As the guest speaker for the Wellness Week All-School Meeting (ASM), Christopher Willard, Psy.D., a psychologist and educator in mindfulness for young people, presented the research and importance of managing stress in high school and beyond through mindfulness and other related practices.
“The facts actually show that the most stressed group in America [is] the American [teenager], who have so much on their plate. So much stress and not a lot of time to figure out how to deal with it,” said Willard during the presentation.
Willard defined mindfulness as staying focused on the present and accepting events without judgement.
Willard cited the increasing stress levels of this generation and age, in which students are so driven to compete for spots at top universities that they begin to overbook their schedules, aim for the highest test scores and miss the present moment due to intense focus on the future.
“There is more pressure on kids than there ever has been before, and then, at the same time, there are even fewer resources for how to deal with stress. The things that used to be fun, like sports, become very competitive and become four seasons long, rather than just one season, so it becomes like work,” said Willard in an interview with The Phillipian.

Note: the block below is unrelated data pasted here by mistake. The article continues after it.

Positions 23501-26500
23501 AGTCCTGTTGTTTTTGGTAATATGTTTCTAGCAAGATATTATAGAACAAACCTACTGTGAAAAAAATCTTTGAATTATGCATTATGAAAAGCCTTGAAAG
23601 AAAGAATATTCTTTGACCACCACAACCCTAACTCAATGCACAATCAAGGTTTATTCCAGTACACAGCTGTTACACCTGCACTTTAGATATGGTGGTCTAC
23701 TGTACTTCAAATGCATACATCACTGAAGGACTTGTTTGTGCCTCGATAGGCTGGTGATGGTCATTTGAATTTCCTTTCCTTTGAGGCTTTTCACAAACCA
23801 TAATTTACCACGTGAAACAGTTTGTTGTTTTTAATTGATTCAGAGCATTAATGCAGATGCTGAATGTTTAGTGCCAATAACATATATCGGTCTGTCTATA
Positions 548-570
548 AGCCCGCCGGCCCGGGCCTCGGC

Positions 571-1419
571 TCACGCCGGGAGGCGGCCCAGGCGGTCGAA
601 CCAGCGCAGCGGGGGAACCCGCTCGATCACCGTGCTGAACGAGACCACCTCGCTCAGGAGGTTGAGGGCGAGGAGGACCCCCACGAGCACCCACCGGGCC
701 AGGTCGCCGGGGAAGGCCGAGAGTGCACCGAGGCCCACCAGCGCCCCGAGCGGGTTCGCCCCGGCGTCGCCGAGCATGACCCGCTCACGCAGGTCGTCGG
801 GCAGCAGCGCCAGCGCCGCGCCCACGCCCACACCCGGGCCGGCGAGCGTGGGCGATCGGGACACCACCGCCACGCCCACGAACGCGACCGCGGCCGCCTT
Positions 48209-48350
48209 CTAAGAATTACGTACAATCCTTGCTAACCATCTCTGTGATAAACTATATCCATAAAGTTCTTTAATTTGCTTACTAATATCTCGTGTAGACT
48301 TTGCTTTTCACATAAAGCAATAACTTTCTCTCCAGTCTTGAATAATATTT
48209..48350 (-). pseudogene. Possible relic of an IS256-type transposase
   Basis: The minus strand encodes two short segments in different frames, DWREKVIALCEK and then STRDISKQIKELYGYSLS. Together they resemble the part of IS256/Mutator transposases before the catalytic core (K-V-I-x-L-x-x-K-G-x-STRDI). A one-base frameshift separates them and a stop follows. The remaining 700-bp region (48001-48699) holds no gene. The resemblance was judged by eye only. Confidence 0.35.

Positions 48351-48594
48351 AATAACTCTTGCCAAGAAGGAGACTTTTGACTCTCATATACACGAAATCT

During his presentation, Willard displayed a slide titled “College Facts,” which emphasized the rapidly growing issue of stress, depression and mental illness in the student population in America. Willard suggested that students practice mindfulness as a coping technique when feeling anxious or overwhelmed, and he emphasized the importance of breathing.
Willard said, “It’s not about getting rid of stress, it’s about organizing stress… when we change our breath, we can actually change our bodies, and when we change our bodies, we can actually change how we feel.”
At the end of his ASM presentation, Willard led the audience in an activity called 7/11, during which he asked the audience to inhale for seven seconds and exhale for 11 seconds in order to calm the mind and body.
“It doesn’t have to take a lot of time. We can find these little moments throughout the day where maybe we do a 7/11 breath or we do some breathing or we focus on sensations in our body,” said Willard.
Willard first approached practicing mindfulness about 20 years ago, during some time off from Wesleyan University, and was motivated to share the benefits of mindfulness with other young adults in the world.
“When I was in college, I was taking some time off trying to figure out what to do with my life and had my own stress-related issues. Then, I found mindfulness and just wanted to bring that into my own life and share that with other people, because it had been helpful in terms of my own mental health, my own physical health and academic performance,” said Willard in an interview with The Phillipian.
Willard is the author of “Growing Up Mindful” and “Child’s Mind,” co-author of “The Mindfulness for Teen Depression Workbook” and a co-editor of “Teaching Mindfulness Skills to Kids and Teens.”